I begin by joining other Members in paying tribute to Mr. Heath both for being successful in the ballot and having his prayers answered this year, and for his choice of subject. This is without doubt an extraordinarily important issue. As Stephen Pound has just said, the passion it generates is equally strong among Members in all parts of the House; Members in all parties are extremely concerned about fuel poverty and serious in their efforts to combat it. Rather than in any way denying that there is an issue to address, we are all looking for the best way to do so.
I echo the hon. Member for Somerton and Frome in paying tribute to the organisations that have worked with him and helped to introduce the Bill. He mentioned the Association for the Conservation of Energy. If it were appropriate to single out one individual, it would be Ron Bailey, who has done immense work not only on this Bill, but on others. He is a tireless campaigner on fuel poverty, and Members on both sides of the House owe him a tremendous debt of gratitude.
I greatly welcome the constructive approach taken by the hon. Member for Somerton and Frome. We welcome his willingness to say that we should look to achieve a band C level of energy efficiency rather than a band B level if that would make it easier for the Government to accept the Bill. We also welcome the Bill's broad nature. It is extremely important that it addresses issues of microgeneration and does not just deal with energy efficiency and energy conservation. It is crucial for us, as a nation, to start to address all those issues with greater clarity and determination.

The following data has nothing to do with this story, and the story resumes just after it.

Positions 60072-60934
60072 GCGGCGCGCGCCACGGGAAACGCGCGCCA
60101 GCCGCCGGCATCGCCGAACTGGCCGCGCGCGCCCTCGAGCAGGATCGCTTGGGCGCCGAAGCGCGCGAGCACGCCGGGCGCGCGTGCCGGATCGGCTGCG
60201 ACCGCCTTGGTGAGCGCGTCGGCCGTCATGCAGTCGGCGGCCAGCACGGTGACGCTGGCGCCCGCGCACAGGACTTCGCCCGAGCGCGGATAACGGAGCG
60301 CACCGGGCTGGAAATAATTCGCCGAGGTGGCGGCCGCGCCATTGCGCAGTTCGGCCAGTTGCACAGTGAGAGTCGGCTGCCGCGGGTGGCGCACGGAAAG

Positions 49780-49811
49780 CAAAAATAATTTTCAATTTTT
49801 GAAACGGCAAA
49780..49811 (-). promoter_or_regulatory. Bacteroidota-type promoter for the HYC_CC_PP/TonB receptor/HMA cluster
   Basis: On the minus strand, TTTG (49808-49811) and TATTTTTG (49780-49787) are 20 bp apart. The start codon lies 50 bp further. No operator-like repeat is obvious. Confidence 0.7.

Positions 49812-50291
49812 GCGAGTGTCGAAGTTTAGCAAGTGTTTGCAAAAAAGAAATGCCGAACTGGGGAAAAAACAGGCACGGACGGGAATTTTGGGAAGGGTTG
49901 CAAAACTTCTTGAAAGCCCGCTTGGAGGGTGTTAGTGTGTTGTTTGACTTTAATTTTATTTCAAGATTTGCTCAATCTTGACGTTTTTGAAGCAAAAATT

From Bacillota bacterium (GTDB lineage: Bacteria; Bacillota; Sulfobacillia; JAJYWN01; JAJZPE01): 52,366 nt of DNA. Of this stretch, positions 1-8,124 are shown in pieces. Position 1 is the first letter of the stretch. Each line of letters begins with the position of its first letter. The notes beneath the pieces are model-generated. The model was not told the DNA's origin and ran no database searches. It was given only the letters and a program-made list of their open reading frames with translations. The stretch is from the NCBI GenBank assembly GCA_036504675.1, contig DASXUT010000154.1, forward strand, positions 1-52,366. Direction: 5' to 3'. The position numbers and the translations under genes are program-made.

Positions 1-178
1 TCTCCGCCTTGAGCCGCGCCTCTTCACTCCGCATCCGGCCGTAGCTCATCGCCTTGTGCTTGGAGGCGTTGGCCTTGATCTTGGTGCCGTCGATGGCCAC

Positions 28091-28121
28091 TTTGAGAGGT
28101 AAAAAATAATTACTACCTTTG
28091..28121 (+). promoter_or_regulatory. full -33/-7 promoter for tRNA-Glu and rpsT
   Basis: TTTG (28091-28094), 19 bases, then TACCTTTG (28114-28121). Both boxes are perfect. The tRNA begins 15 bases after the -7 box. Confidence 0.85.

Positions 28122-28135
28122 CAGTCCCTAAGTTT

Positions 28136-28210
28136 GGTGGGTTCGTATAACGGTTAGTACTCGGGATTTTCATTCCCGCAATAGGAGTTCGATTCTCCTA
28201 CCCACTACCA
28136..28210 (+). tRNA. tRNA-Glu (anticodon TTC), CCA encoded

We all broadly welcome the Bill's objectives, and I think we can also all agree that fuel poverty has generally been getting worse over recent years and that home energy efficiency in this country is nothing like good enough. The hon. Gentleman said that good intentions are not enough, and that is a key point. I listened to the speech made by the hon. Member for Ealing, North, and he seemed to feel that the Government were doing enough already—he said that the Bill was "superfluous". In a way he was Shakespeare's Brutus—he had come not to bury the Bill but to praise it, but listening to some of his words, one found that the intention was rather similar. I appreciate the passion and sincerity that he brought to the debate, but I remain concerned because it is generally recognised that we are not doing enough to address fuel poverty.
We are not on track to have secure energy supplies, low-carbon energy generation or affordable energy, and those three requirements matter very much to this House and to the country outside. The thinking behind this Bill is an attempt to address a couple of those particular challenges. The Government's fuel poverty strategy has called for the eradication of fuel poverty in vulnerable households by 2010, and in all households by 2016 in England and a little later in Scotland. In an intervention, the Minister said that she was concerned that the Bill advanced an "absolutist position", yet the Government's target was to abolish all fuel poverty by
In addition, when those targets were set they were never talked about in terms of being "as far as practicably possible"—those words have been cited subsequently in order to get the Government off a hook of their own making. We can clearly see that they are not going to meet the 2010 target because, as the hon. Member for Ealing, North said, the situation has been getting worse as the number in fuel poverty has been increasing.
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